Orlando Magic have more than enough to make a push for the playoffs

The Orlando Magic and Atlanta Hawks are expected to battle for the 8-seed in the Eastern Conference. Mandatory Credit: Kim Klement-USA TODAY Sports
The Orlando Magic and Atlanta Hawks are expected to battle for the 8-seed in the Eastern Conference. Mandatory Credit: Kim Klement-USA TODAY Sports /

The Orlando Magic should consider themselves among the teams battling for a playoff spot. The expectations haven’t changed.

There is a fair amount of hand-wringing going on about the Orlando Magic and their immediate future.

In an offseason that saw several of the Magic’s competitors make some major changes and potentially take steps forward, the Magic stood still. They re-signed three of their free agents — fill-in starter James Ennis and reserve players Michael Carter-Williams and Gary Clark — and shored up depth with an end-of-the-bench signing in Dwayne Bacon.

They did not make any major trades and the two biggest acquisitions were two draft picks — Chuma Okeke and Cole Anthony. Having draft picks as your biggest acquisition is usually a sure sign that some growth and development are in a team’s immediate future.

That part is true.

Many Magic fans are welcoming the idea of transitioning to young players and turning the page on the franchise’s history. It does appear that day is coming. This year will be about figuring out what the young players can do and just how much the team can rely on them for next season when Jonathan Isaac returns.

But those veteran players are still there. The team will still rely on Nikola Vucevic, Evan Fournier and Aaron Gordon on a night-in and night-out basis.

And they have no reason to believe the expectations will change. The playoffs are still their goal. This Magic team still has more than enough to make a playoff push.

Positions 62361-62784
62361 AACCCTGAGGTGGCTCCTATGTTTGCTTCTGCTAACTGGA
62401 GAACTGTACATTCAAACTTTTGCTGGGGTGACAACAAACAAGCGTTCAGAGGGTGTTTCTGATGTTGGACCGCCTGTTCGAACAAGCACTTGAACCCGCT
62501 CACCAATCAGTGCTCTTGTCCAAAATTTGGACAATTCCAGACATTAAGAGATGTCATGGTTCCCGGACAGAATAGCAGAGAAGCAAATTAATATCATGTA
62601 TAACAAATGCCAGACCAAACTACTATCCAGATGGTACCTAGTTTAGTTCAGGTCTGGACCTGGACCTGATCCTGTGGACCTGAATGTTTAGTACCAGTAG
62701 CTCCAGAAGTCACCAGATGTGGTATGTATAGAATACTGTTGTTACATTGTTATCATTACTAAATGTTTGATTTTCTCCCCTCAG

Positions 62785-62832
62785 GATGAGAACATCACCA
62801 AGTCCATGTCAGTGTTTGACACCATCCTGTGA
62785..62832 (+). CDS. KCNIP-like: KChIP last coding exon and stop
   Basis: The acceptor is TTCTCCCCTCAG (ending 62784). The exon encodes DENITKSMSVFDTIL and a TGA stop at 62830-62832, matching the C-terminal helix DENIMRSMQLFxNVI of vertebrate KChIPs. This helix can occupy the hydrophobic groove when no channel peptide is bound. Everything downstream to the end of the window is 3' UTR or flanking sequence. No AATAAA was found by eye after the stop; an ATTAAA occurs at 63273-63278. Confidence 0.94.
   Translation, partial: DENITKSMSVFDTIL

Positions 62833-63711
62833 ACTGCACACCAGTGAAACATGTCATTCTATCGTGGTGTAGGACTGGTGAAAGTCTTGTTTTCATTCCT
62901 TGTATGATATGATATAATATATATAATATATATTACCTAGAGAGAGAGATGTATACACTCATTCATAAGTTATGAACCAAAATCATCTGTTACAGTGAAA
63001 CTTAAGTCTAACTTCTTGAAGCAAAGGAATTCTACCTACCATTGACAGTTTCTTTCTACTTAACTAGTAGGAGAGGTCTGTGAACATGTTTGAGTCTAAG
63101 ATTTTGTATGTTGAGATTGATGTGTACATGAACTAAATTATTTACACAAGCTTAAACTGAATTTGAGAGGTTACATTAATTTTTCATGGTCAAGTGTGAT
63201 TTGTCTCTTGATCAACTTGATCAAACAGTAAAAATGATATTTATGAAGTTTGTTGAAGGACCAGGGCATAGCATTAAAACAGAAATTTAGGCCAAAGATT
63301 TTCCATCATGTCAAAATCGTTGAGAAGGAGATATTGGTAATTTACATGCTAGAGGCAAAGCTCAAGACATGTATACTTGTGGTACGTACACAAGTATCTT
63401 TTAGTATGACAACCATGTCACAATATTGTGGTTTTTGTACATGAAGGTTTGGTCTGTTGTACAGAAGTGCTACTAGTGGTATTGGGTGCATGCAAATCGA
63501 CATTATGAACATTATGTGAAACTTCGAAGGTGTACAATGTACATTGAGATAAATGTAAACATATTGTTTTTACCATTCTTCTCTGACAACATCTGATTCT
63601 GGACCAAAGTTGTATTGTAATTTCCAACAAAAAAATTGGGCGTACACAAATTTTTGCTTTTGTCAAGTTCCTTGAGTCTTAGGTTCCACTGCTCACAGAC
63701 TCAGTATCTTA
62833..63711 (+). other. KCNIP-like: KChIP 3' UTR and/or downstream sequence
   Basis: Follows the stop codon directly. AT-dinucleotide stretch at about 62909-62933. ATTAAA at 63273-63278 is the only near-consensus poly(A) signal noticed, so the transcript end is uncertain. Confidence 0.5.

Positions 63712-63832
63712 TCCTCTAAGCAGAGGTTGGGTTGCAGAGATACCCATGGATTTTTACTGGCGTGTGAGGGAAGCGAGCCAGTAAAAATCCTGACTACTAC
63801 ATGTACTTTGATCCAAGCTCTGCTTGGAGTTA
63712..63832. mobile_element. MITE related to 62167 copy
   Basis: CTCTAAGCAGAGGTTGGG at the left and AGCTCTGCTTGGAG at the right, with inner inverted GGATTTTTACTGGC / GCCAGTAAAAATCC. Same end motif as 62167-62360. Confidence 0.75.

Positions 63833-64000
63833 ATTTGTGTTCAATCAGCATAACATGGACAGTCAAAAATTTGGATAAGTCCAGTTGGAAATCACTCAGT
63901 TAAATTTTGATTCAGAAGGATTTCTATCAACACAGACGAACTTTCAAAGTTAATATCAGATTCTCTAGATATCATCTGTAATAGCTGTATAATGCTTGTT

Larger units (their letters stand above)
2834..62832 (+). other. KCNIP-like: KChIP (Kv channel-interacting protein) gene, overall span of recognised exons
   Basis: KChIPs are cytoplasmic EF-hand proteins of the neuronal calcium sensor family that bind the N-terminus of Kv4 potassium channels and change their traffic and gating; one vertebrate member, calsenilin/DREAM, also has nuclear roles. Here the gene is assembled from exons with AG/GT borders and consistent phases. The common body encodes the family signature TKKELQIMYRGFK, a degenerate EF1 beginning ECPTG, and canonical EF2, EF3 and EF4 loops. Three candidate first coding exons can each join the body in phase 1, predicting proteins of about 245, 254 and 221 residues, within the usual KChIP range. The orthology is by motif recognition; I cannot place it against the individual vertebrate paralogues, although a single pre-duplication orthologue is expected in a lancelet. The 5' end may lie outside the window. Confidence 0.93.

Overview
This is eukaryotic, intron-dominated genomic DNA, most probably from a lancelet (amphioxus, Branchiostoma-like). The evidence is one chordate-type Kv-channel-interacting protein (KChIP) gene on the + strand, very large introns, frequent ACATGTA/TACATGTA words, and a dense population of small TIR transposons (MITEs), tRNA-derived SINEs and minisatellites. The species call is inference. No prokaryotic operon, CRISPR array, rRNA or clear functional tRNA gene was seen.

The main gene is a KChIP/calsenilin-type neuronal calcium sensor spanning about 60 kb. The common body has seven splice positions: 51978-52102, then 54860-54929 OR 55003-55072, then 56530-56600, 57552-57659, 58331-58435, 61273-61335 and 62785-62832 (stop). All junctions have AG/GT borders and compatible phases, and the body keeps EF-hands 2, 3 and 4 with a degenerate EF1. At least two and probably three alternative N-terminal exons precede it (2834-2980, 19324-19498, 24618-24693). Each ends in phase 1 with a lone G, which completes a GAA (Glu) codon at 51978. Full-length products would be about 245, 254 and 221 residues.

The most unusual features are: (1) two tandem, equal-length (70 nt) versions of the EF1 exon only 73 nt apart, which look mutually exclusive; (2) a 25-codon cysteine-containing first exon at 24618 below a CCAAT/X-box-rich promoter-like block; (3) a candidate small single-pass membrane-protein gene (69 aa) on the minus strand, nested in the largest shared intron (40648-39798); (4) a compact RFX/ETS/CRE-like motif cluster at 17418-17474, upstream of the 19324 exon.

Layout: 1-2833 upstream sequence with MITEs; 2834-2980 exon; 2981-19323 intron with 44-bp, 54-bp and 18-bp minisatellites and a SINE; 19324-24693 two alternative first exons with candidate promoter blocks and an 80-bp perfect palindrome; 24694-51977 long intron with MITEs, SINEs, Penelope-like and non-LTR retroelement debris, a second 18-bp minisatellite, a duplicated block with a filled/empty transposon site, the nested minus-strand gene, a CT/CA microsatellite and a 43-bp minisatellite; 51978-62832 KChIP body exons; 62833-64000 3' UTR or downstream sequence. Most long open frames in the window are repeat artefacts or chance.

The gap between the Magic, the incumbent 8-seed, and their competition almost certainly narrowed. The team had a seven-game lead over the Washington Wizards for that final playoff spot last year despite their 33-40 record.

It would seem in a similar 72-game season that getting to 30 wins will put a team in the playoff conversation and hovering around .500 — 36 wins — will almost certainly get a team into the field or the play-in tournament.

Orlando is more than capable of doing that with the roster they have returning. A healthy team with some timely development and bounceback years from players who struggled should help the team surpass or at least equal last year’s win total.

Everyone else seems to think so too.

The Action Network posted its early win total over/unders and set the Magic’s over/under at 31.5.

That number hardly feels or seems impressive. And it is not.

A 31-win season would not be viewed as a success at all, even if it came with a playoff berth. It would represent a second straight year where the team’s record took a backslide. The team should still aim for growth and tangible progress.

But it would put the Orlando Magic ninth in the Eastern Conference, behind the Atlanta Hawks for eighth. Still good enough to make the play-in tournament.

That seems to be the going assumption entering the season that the Hawks will make this push. They acquired Danilo Gallinari and Bogdan Bogdanovic to boost an offense that was surprisingly worse than the Magic’s last year even with Trae Young. They also added Rajon Rondo this offseason and acquired Clint Capela at the trade deadline last February to bolster their defense.

The Hawks feel like a team on the rise. And Magic fans are rightly worried the Hawks’ ascendancy might mean the Magic are permanently passed over.